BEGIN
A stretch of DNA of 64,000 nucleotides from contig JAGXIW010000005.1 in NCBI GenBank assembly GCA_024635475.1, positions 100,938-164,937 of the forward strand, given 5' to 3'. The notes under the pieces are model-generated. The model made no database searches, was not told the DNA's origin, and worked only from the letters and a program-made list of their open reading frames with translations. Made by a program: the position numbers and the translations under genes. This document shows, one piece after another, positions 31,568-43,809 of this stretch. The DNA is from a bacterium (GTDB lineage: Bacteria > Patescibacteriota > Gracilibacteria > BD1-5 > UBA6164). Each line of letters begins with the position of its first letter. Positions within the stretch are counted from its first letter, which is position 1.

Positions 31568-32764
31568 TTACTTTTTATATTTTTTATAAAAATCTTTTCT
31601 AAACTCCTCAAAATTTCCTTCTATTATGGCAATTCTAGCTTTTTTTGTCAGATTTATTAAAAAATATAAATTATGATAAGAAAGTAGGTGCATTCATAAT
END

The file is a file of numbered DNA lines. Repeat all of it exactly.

A stretch of DNA of 64,000 nucleotides from contig JAGXIW010000005.1 in NCBI GenBank assembly GCA_024635475.1, positions 100,938-164,937 of the forward strand, given 5' to 3'. The notes under the pieces are model-generated. The model made no database searches, was not told the DNA's origin, and worked only from the letters and a program-made list of their open reading frames with translations. Made by a program: the position numbers and the translations under genes. This document shows, one piece after another, positions 31,568-43,809 of this stretch. The DNA is from a bacterium (GTDB lineage: Bacteria > Patescibacteriota > Gracilibacteria > BD1-5 > UBA6164). Each line of letters begins with the position of its first letter. Positions within the stretch are counted from its first letter, which is position 1.

Positions 31568-32764
31568 TTACTTTTTATATTTTTTATAAAAATCTTTTCT
31601 AAACTCCTCAAAATTTCCTTCTATTATGGCAATTCTAGCTTTTTTTGTCAGATTTATTAAAAAATATAAATTATGATAAGAAAGTAGGTGCATTCATAAT